September 26, 2009
There are few touring components that have been neglected by the industry more than wheels. Most stock touring bikes incorporate their own custom-built wheels to accommodate the rugged conditions they will face. This is great if you're purchasing a new bike; however, it can be frustrating if you're searching out a new wheelset for your existing bike. While discouraging, there are still ways to obtain the perfect wheelset in this situation, a custom build being among the best choices.
Custom wheel builds are available through most bike shops, so the first thing you will want to do is find a mechanic that you trust. If you can't find the right person locally, most online bike retailers can do the job.
Designing the proper build from the ground up isn't as intimidating as it may sound. There are four wheel components to take into consideration: hub, spokes, nipples, and rim.
Starting at the center (and working our way out), we have the hub. Cartridge sealed bearings are ideal for minimal maintenance and extended life. Chris King, Paul Components, and White Industries are three companies that make some of the best hubs available — but they're not the cheapest. For a more economical choice, the Shimano XT hub is an outstanding option. Just be sure the spoke count on the hub matches the spoke count on the rim you wind up choosing.
When it comes to spokes, you want a high count. For single bikes, 36 spokes per wheel is a good number. Tandems can go as high as 48 spokes per wheel. I like to have my front wheel laced two-cross (in other words, a spoke will weave past two other spokes), and my rear wheel laced three-cross. This not only helps strengthen the rear wheel, but also makes the ride a little smoother, which you'll enjoy over the long haul. DT Swiss makes some outstanding spokes, and the double-butted variety will give you very durable build. Couple these with some nickle-plated brass nipples, and you'll be in great shape.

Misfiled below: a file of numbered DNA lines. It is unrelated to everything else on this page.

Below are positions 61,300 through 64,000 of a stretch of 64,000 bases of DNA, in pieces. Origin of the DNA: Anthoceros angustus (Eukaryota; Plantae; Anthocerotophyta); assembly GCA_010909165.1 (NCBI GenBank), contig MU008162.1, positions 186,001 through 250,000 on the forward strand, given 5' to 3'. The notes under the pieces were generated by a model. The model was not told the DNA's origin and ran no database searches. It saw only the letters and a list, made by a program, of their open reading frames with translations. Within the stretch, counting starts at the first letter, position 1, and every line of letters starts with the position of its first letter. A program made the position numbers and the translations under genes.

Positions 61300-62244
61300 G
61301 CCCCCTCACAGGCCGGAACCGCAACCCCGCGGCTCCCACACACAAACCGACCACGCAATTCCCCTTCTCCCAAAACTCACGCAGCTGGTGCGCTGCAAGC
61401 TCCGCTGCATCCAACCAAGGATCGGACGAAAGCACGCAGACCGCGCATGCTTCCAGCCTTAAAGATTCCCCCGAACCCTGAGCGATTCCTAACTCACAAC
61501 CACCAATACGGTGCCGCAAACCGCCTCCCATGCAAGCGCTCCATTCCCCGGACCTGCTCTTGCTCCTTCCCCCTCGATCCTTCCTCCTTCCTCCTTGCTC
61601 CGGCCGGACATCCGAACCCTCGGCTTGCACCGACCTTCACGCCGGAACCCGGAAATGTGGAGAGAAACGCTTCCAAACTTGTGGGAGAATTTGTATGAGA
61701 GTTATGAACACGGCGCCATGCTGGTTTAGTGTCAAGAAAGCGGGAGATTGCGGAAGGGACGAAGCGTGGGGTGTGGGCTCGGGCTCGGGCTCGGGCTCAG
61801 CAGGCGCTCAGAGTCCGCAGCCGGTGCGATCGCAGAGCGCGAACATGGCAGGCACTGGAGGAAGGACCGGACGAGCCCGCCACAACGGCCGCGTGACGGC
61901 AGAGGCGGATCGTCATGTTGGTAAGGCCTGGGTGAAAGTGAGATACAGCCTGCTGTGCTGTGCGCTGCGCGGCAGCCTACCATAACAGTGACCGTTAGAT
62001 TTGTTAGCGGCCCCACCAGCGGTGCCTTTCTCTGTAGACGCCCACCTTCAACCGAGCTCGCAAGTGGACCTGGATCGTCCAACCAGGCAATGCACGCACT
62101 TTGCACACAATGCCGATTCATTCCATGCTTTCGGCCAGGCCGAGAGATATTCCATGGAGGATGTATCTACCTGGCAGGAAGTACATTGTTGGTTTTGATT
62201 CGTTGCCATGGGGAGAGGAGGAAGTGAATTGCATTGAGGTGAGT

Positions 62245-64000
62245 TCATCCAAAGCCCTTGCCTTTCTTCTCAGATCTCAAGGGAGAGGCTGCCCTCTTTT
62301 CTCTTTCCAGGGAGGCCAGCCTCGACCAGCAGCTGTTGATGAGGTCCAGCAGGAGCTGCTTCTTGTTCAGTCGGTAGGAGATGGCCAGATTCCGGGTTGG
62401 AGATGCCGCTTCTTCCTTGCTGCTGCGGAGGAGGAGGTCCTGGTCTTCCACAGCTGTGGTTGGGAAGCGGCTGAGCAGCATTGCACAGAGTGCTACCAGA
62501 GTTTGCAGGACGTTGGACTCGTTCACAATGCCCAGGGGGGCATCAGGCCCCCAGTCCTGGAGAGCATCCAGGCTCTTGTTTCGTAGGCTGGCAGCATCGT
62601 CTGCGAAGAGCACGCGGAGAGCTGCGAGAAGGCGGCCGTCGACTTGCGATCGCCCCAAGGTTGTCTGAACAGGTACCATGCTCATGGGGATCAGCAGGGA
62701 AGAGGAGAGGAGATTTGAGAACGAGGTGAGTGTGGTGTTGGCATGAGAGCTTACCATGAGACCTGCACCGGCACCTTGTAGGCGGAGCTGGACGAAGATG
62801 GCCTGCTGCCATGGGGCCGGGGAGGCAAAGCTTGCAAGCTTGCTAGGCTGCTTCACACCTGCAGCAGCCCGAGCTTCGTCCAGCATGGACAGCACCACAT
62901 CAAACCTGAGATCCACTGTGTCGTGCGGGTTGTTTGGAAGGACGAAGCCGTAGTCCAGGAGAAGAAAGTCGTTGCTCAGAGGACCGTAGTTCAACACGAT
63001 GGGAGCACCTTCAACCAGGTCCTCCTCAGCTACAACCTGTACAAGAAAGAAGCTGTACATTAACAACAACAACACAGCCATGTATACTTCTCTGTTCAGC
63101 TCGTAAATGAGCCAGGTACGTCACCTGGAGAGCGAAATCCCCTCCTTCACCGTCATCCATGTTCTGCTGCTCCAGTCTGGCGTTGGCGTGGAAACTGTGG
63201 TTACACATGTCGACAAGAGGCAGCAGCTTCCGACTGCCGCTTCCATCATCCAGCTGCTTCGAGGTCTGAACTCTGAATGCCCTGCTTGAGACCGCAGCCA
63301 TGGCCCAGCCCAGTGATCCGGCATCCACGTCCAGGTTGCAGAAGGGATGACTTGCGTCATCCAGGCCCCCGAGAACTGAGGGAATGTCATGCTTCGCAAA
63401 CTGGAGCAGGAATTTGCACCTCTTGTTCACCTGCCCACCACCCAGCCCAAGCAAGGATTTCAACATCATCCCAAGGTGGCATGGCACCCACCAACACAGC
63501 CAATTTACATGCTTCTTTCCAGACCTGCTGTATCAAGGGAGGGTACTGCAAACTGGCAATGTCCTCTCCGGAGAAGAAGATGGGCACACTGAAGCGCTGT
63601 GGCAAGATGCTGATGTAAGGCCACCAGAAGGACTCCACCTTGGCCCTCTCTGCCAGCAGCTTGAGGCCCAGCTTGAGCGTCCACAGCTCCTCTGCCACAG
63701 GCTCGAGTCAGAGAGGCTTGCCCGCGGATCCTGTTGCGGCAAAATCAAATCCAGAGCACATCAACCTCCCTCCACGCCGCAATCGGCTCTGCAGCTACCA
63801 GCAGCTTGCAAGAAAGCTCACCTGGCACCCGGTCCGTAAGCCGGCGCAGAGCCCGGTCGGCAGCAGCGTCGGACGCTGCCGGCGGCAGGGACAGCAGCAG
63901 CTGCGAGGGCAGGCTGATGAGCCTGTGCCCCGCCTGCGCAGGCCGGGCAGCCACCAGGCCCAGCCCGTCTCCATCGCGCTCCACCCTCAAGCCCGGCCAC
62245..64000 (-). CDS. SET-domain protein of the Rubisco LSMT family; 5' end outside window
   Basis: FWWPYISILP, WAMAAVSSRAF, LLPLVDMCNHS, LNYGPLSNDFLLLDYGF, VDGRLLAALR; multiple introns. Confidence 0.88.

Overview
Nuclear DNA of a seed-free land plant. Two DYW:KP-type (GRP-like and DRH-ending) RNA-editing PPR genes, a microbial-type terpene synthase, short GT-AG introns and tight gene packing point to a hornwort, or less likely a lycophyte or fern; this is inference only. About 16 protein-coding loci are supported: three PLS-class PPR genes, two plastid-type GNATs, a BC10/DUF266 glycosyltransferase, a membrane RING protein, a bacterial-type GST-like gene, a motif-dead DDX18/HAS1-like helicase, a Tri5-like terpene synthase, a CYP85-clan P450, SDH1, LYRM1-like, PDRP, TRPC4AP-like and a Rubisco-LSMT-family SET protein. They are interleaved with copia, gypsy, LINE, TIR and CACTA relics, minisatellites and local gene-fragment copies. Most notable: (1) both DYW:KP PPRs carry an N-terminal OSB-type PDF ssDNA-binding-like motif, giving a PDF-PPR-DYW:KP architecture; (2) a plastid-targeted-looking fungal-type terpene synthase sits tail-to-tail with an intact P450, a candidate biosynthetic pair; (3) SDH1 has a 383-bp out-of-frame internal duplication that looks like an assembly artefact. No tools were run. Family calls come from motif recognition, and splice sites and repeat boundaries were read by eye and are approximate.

Last up is the rim. Wide-box section rims distribute weight very well and they are more accommodating for the wider tires preferred for touring bikes. I have had great luck with the Alex Adventurer rims, and Freedom Bicycle (a side project of WTB) also makes some touring-specific rims.
No matter which parts you choose, I can't stress enough how important it is to have a mechanic you trust do the work, even if that person is you. The very best parts can still create large problems if not assembled correctly, with a careful eye toward detail.
TOURING GEAR AND TIPS is written by Joshua Tack of Adventure Cycling's Member Services Department. It appears weekly, highlighting technical aspects of bicycle touring and advice to help better prepare you for the journey ahead.
"No matter which parts you choose, I can't stress enough how important it is to have a mechanic you trust do the work, even if that person is you. The very best parts can still create large problems if not assembled correctly, with a careful eye toward detail."
I agree wholeheartedly with this point. It is of the utmost importance that everything gets assembled correctly.
A great post. In my 15+ years of leading tours for ACA and other organizations, I can attest that inadequate wheels are the biggest source of problems for self-contained bike tourists. Broken spokes and cracked rims have caused a premature end to many tours over the years.
People who pull their gear in trailers rather than in panniers should give particular attention to the need for a very strong rear wheel, because the trailer will apply lots of torque and stress the the bike's rear axle and spokes.
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